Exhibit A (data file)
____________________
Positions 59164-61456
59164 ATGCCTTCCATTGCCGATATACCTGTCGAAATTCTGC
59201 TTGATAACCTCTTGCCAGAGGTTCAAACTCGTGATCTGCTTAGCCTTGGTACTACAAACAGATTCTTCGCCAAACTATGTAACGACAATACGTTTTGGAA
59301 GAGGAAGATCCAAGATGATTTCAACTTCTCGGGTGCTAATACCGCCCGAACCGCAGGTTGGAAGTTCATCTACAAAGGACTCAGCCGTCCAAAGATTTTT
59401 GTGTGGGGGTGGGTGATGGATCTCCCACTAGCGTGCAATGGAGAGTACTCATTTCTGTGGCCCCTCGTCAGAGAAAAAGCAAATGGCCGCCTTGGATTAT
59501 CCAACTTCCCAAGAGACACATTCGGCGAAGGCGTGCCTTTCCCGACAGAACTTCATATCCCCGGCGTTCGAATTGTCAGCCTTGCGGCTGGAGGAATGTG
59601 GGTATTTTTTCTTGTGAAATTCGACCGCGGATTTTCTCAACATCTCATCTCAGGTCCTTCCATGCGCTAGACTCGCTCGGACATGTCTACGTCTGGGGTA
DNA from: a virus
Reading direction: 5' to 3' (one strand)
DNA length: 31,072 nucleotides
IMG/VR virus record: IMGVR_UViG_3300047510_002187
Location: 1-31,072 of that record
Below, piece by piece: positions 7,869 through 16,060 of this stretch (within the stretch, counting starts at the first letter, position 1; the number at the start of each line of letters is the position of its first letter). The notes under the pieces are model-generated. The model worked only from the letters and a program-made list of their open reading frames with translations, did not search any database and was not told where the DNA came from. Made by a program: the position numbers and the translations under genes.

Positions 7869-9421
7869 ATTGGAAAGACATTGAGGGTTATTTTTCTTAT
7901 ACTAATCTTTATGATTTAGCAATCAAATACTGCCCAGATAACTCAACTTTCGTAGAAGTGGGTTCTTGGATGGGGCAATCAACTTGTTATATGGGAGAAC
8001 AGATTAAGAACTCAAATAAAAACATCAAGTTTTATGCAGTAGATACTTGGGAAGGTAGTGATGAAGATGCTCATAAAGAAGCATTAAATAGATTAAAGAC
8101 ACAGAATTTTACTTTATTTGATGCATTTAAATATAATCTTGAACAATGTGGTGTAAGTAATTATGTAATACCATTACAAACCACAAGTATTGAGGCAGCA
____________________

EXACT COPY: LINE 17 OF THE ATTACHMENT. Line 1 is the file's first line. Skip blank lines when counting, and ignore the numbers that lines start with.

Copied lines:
8001 AGATTAAGAACTCAAATAAAAACATCAAGTTTTATGCAGTAGATACTTGGGAAGGTAGTGATGAAGATGCTCATAAAGAAGCATTAAATAGATTAAAGAC